3. The opening comments are priceless. I love the education I get for free, but if sheer post will send me a POB number, I will be very happy to contribute to all my heros. It will not be much, but can be monthly. I live on little and I’m proud of it, but it doesn’t help those I believe in when faced with those who screwed us for since we arrived as white folks from an imperialist nation.
    I figure if every poor person, no matter their color, which was Fred Hampton’s danger to the CIA , Dulles and others and got him assassinated in his bed at 24 years old, donated $5.00 a month, your truthful journalism would be supported.
    Fred Hampton was speaking to the masses and in a way that precluded “rap.” The young man had a rap that blows me away, even today and so little about him. Please do an article on him, if you haven’t already. Certainly worth repeating. And convincing some damn film maker to put together what his sacrifice was to and in a covert war against leaders who would take our country to its promise.

  4. Unnaturally transporting things all over the world is a disaster environmentally, even before industrial society. The people who traveled from China to Polynesia brought non-native animals who killed the native ones, often making them extinct. Industrial shipping is of course far worse, with so many hideously monstrous ships making so much noise that the whales and other marine life can’t hear each other properly, massive consumption of oil, massive air pollution including global warming, etc.

    Nader is mostly right as far as he goes, but he looks at this through the very myopic lens of economy. These are not free trade agreements, they are investors rights agreements. On the other hand, there have been advantages to poorer countries from moving manufacturing jobs there. Extreme poverty in China has been eliminated, for example. So for the Americans who lost jobs, others gained them.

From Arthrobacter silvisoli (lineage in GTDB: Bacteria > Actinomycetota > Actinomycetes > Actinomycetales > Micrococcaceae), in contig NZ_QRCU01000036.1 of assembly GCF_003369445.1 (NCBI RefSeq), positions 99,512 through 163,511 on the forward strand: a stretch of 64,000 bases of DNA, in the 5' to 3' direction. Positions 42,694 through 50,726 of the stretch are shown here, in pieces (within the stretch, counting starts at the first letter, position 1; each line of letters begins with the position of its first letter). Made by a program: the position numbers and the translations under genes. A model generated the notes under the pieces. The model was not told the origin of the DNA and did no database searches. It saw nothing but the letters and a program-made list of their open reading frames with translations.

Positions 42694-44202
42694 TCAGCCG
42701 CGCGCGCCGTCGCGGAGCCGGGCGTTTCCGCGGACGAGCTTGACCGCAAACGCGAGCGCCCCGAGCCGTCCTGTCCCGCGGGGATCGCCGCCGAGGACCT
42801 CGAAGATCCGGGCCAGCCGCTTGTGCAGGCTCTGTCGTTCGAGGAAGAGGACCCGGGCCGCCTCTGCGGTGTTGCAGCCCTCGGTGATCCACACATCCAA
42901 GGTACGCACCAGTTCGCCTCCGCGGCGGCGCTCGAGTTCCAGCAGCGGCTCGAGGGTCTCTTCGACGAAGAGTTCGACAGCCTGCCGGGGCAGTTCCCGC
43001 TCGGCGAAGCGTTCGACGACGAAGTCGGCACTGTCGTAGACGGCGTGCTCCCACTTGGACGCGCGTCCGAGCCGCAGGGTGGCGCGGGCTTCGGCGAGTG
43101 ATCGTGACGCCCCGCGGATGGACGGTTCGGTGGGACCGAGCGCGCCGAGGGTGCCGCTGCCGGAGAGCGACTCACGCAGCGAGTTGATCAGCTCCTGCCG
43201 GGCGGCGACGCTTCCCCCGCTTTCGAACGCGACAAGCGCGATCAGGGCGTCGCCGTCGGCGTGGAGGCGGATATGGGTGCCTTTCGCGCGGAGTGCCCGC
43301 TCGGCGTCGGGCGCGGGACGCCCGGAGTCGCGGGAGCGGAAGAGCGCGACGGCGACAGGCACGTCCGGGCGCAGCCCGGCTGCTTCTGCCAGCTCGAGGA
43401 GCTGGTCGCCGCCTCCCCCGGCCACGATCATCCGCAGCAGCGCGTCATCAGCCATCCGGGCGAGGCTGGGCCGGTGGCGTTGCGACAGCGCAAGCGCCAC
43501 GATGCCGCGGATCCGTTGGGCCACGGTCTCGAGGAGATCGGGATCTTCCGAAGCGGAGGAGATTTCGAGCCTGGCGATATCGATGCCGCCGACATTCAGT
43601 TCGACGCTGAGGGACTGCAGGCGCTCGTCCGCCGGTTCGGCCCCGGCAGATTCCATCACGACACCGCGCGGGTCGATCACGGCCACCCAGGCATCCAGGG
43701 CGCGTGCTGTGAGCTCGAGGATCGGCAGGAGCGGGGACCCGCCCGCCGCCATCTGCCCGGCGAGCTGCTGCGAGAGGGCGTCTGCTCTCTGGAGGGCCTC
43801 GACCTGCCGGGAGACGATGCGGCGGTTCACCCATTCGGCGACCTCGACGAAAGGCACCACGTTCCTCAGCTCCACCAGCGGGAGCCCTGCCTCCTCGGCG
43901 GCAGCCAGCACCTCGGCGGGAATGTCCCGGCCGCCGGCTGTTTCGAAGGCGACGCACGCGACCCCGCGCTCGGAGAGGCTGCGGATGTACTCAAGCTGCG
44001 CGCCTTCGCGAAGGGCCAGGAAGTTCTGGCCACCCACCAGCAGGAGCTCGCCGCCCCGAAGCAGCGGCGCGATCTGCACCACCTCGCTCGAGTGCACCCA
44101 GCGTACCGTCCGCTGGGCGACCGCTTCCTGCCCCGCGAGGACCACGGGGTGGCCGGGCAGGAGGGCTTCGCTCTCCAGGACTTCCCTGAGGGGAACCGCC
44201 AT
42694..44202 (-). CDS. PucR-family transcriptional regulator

Things should be manufactured and sold locally. The idea that it’s OK to just ship things all over and the planet be damned has to end. If something can’t be made locally, it either isn’t needed or humans shouldn’t be living there. As an added lefty bonus, greatly restricting or eliminating long-distance trade would also end imperialism, because the U.S. wouldn’t be able to use things like oil from other countries.

    1. To Jeff,
      ” So for the Americans who lost jobs, others gained them.”
      Yup a real lose/win scenario ….
      Guess that’s sorta the point

  5. Hmm, does Ralph realize (or was he trying to make his own point) that clicking the links to “Destroying the Myths of Market Fundamentalism” pull up a screen that says “This video is private” . Was looking forward to watching it, but alas – it’s “private”, not in the “free” market 😀

  6. Ralph Nader gets to the real truth, again. I have listened
    To the arguments corporation make ( That Berry lists), ad nauseum, and it frustrates me so much to listen to their BS, and worse, so many people believe it!!!! So frustrating, that people don’t see through it!!!